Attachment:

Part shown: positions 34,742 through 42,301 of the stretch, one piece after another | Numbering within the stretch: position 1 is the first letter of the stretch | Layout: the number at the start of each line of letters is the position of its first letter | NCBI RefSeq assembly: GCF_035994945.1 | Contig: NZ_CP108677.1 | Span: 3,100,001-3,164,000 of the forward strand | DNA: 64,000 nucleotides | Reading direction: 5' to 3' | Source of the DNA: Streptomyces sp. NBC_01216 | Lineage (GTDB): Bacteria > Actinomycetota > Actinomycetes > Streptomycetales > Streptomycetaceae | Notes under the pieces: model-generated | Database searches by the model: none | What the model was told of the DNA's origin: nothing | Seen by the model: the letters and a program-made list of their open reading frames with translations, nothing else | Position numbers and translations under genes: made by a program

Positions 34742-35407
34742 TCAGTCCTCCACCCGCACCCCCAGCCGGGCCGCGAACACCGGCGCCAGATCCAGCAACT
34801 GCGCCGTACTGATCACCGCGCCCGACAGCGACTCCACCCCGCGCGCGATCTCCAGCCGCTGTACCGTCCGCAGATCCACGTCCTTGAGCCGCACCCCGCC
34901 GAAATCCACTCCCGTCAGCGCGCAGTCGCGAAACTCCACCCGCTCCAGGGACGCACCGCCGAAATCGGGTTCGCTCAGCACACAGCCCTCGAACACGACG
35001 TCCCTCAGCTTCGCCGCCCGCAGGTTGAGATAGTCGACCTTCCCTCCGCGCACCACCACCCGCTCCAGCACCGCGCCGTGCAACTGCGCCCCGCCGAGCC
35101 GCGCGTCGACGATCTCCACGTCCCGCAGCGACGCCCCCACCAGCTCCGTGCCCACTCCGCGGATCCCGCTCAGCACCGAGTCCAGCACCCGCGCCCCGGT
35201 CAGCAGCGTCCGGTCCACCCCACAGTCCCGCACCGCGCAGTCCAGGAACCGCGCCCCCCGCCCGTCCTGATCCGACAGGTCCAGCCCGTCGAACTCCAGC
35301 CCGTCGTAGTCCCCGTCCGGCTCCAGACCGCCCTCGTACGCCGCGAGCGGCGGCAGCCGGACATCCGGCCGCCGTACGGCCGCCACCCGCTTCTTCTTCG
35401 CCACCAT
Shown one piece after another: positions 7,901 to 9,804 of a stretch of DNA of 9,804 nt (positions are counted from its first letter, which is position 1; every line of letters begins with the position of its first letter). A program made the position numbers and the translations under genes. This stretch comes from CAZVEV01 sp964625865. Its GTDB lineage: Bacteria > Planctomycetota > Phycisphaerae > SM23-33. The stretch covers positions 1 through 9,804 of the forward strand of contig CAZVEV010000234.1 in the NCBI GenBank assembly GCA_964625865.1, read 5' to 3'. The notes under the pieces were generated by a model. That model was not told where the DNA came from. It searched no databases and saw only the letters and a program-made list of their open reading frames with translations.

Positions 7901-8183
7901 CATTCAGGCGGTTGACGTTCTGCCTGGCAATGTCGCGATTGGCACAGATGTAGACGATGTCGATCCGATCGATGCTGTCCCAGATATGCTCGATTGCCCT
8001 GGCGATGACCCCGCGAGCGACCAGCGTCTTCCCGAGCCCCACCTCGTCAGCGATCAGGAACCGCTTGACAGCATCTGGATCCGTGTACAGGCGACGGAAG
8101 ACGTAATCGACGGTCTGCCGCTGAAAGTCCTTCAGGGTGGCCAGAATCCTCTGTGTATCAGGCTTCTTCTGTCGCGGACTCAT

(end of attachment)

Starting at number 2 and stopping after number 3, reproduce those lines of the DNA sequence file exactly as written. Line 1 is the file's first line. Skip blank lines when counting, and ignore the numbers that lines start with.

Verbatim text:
Positions 34742-35407
34742 TCAGTCCTCCACCCGCACCCCCAGCCGGGCCGCGAACACCGGCGCCAGATCCAGCAACT